The Real Facts about Mortgage Pre-Approvals

July 15, 2013 in Legal Advice Blog

Mortgage Pre-Approvals

First, an observation: lawyers are trained to find the cloud around the silver lining.

Second, mortgage pre-approvals are a good thing. They allow you to know what you can afford when you go house shopping. They save both you and your realtor time.

If that’s the case, is there really a cloud to be worried about? The short answer is yes.

In today’s market, where multiple offers are a fact of life, many people do not include a financing condition in their offers because they have a mortgage pre-approval in hand. (They often do not include an inspection condition either, but that is a different topic). They go in firm. If the offer is accepted and the deposit is cashed, they have a deal.

The Cloud Around Pre-Approvals

Mortgage pre-approvals have 2 parts.

The first part is the pre-approved amount, which is what the Bank qualifies you for. It is the maximum amount that the Bank is prepared to lend to you, all other things being equal.

The second part is that the property which is to be the security, appraises at a high enough amount to keep the Bank comfortable. It takes a few days after an offer is accepted for the Bank to order and receive an appraisal of the property’s value. If the appraisal comes in lower than expected, the Bank will likely reduce the amount it is prepared to lend against that property.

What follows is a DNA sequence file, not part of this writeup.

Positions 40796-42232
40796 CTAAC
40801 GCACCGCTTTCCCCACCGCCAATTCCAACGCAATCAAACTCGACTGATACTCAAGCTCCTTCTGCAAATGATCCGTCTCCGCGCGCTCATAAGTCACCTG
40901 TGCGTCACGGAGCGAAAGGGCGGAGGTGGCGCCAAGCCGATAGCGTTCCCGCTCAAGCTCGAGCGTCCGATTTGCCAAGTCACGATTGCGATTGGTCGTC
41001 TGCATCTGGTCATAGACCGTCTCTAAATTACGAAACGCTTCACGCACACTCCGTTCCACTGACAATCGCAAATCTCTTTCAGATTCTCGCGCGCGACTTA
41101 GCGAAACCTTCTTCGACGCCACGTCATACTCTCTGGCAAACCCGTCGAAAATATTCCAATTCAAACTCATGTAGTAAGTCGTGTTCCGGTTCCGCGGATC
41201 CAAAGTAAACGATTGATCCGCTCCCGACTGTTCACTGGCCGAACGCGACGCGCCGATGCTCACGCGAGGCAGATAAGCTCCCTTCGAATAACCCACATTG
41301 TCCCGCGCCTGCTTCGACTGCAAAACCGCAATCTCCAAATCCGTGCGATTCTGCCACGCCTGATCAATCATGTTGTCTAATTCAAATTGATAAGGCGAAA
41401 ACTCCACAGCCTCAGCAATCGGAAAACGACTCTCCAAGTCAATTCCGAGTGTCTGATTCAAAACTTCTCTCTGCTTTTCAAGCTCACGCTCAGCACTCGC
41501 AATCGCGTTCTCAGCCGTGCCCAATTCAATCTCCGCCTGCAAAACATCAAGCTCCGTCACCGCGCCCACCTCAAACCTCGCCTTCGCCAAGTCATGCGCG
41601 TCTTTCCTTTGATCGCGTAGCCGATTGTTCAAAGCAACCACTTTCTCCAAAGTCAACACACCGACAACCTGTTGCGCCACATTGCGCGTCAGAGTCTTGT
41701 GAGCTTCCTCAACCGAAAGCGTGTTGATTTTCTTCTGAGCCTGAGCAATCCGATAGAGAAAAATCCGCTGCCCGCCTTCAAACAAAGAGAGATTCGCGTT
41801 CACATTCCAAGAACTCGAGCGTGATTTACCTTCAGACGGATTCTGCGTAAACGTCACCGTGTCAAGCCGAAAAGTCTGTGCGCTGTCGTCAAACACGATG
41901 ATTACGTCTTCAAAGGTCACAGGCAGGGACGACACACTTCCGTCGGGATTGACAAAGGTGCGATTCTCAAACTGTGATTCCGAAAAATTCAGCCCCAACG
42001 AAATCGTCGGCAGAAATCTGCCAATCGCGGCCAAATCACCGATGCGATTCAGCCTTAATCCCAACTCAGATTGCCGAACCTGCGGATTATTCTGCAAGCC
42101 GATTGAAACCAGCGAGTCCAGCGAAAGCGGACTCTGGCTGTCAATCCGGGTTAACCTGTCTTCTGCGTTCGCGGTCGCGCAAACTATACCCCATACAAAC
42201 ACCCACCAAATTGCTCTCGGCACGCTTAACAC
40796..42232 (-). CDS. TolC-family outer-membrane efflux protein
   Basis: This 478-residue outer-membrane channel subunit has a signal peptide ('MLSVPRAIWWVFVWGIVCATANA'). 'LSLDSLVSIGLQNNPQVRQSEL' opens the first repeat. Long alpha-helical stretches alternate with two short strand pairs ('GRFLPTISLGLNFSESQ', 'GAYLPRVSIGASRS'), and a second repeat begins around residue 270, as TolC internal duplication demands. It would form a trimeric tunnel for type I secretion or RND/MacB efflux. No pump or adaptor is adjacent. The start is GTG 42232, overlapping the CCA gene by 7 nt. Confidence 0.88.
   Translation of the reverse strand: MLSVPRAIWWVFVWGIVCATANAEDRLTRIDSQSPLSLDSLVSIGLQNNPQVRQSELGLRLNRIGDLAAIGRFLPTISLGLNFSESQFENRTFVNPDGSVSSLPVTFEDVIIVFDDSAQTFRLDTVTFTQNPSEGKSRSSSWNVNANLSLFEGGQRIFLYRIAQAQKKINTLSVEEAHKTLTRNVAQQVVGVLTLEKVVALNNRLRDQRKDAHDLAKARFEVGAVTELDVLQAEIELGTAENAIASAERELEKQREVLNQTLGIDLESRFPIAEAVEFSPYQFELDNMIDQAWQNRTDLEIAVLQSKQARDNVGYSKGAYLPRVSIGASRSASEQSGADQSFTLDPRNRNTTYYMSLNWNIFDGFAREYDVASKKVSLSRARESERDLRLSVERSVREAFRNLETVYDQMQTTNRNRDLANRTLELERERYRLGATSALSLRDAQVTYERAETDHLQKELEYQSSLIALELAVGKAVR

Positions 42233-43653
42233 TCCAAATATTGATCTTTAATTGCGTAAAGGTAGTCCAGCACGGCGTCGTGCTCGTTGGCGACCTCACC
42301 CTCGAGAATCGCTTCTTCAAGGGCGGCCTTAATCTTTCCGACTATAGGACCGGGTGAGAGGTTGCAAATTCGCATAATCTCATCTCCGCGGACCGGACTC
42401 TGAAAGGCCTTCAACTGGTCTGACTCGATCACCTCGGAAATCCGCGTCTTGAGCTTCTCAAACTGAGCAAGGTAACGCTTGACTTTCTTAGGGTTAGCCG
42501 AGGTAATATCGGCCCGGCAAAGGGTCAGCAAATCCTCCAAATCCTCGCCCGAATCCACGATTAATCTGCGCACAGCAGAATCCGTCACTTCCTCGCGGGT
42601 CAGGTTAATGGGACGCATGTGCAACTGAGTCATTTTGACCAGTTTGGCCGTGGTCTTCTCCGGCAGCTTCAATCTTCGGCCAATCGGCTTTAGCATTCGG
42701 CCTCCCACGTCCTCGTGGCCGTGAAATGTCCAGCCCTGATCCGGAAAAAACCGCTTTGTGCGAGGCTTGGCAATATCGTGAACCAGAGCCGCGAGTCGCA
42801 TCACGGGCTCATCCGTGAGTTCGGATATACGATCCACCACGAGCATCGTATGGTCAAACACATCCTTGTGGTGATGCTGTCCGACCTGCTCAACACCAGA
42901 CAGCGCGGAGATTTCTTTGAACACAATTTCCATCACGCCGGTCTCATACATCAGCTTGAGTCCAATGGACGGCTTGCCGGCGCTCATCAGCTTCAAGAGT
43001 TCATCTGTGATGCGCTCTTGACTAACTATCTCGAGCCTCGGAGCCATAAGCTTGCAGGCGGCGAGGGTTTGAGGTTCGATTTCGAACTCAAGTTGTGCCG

If that happens your unhappy choices are:

  1. Come up with extra cash from your own resources (or relatives or friends);
  2. Get a second mortgage. If the Bank forbids secondary financing as many do, this will be problematic. Also, it will be expensive even if you can do it; or
  3. Walk away from the deal and in the worst case your entire deposit.

So before you find yourself in a jackpot, be conservative in your approach:

  1. Find out everything there is to know about your mortgage pre-approval from the lender;
  2. If you need extra money just in case, know how much you can expect to get and where it is going to come from; and
  3. Don’t pass on the financing condition unless it really doesn’t matter.

The foregoing is intended for information purposes only and is not legal advice.

What would you like to know more about? If you have a question that you think would make an interesting topic for a future article, please submit it to Garry.

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